Is there a more addictive and fascinating wine landscape than Piedmont? Not as far as this buying team is concerned.
Tasting the new 2012 vintages from Barolo, Barbaresco and Roero, far exceeded our expectations. We were struck by how attractive and beautifully-structured the wines were. They have the most wonderful perfumed, sweet, fresh fruit character, set in a slender but classic tannic frame. These wines are powerful but neither too austere nor heavy, abound with fragrance and energy. Like all very good Nebbiolo they have the structure to age 10-15 years, but their ripeness of fruit and open character will make them enjoyable relatively young. Producers, be it traditional or modern, are more rigorous and enthusiastic in their work than ever before. Production is smaller than in Burgundy and vineyard intricacies potentially more complex. Piedmont’s time has most definitely come.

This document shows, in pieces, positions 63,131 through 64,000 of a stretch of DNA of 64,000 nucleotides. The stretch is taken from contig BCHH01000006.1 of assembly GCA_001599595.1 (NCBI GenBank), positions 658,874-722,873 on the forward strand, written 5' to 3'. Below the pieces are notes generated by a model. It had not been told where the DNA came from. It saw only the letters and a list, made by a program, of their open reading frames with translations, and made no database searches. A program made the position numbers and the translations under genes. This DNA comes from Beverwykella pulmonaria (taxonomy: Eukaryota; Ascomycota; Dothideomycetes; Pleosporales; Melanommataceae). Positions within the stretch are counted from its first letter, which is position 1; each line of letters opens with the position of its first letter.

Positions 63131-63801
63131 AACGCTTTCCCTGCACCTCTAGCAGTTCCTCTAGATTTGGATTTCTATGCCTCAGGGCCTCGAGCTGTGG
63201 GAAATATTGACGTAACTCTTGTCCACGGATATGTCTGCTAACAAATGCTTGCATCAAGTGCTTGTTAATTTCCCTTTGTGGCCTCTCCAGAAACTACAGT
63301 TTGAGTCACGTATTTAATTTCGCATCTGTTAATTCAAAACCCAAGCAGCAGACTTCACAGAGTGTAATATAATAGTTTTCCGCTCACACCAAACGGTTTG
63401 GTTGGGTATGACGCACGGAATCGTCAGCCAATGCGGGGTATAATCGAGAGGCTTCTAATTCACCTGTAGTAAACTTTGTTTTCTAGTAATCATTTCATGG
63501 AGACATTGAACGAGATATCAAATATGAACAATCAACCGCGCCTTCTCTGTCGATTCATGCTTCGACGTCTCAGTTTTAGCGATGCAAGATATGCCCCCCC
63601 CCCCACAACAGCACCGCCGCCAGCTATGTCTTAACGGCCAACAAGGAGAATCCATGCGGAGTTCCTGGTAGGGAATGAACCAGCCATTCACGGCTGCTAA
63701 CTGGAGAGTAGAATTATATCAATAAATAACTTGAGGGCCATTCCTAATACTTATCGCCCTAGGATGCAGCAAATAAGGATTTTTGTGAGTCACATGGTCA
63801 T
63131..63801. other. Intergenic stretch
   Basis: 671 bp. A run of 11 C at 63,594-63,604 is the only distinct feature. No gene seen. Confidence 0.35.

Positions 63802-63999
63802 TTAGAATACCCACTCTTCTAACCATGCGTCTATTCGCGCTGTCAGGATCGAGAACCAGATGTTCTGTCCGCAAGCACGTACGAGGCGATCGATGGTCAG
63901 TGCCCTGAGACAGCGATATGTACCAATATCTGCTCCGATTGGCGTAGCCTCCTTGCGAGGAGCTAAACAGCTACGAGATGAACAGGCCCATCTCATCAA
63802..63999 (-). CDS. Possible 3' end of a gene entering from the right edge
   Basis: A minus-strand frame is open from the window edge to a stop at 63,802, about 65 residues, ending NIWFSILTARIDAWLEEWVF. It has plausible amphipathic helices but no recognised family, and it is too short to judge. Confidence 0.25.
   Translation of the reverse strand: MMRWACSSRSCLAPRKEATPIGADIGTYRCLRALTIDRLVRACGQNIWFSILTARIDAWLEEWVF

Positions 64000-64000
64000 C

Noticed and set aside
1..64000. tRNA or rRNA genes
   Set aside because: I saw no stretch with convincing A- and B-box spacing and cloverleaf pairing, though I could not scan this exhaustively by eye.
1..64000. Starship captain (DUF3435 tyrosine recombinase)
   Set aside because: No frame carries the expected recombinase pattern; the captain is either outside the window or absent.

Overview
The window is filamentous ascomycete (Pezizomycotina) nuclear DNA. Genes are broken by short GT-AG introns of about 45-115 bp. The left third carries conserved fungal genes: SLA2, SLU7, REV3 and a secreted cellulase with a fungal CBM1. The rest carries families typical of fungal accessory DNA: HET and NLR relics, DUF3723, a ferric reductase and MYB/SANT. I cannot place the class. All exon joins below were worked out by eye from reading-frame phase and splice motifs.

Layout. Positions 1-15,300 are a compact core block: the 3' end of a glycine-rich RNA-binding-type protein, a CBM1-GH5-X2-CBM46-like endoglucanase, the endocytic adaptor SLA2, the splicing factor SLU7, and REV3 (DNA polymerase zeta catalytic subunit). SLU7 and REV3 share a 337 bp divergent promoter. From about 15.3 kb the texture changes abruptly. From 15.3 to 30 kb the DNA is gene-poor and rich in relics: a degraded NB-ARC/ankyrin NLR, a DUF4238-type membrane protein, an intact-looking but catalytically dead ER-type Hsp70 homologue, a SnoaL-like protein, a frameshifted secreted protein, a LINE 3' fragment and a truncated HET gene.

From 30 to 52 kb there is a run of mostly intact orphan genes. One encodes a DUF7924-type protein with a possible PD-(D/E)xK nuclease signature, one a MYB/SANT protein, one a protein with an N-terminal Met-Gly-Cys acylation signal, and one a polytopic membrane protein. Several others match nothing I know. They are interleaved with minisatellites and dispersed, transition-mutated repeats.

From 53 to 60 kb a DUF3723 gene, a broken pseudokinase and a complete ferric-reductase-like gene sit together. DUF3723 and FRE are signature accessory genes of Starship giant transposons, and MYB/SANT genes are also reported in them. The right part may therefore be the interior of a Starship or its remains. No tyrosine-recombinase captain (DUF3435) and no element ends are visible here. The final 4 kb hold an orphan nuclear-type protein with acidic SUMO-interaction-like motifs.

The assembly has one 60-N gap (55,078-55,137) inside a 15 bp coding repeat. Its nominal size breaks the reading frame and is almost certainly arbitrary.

Winter was severe, by the end of January the mercury had dropped to minus 20, but mercifully there were not too many vine casualties. In spring rains affected flowering, but at worst 15% of the crop was lost at this early stage. By contrast mid-summer became hot, very hot. So much so that vines started to stress. Some localised hail struck in July but did not cause too much concern. Rains fell at the end of August and beginning of September, marking a return to “a more typical autumn season, characterised by strong day and night temperature differences - the best conditions for ripening Nebbiolo and giving it perfume,” Giorgio of Paolo Conterno. In the end the wines, elegant and fresh, are characterised by the cooler September weather more than the midsummer heat, though they nonetheless boast an undeniably seductive sweetness of fruit. So hear, hear to the words of Vietti’s Mario Cordero “we love this vintage, it's fresher than 2011, very fine and elegant, perhaps it’s up and down in parts but with all of the usual serious producers, it’s unquestionably a very good vintage.”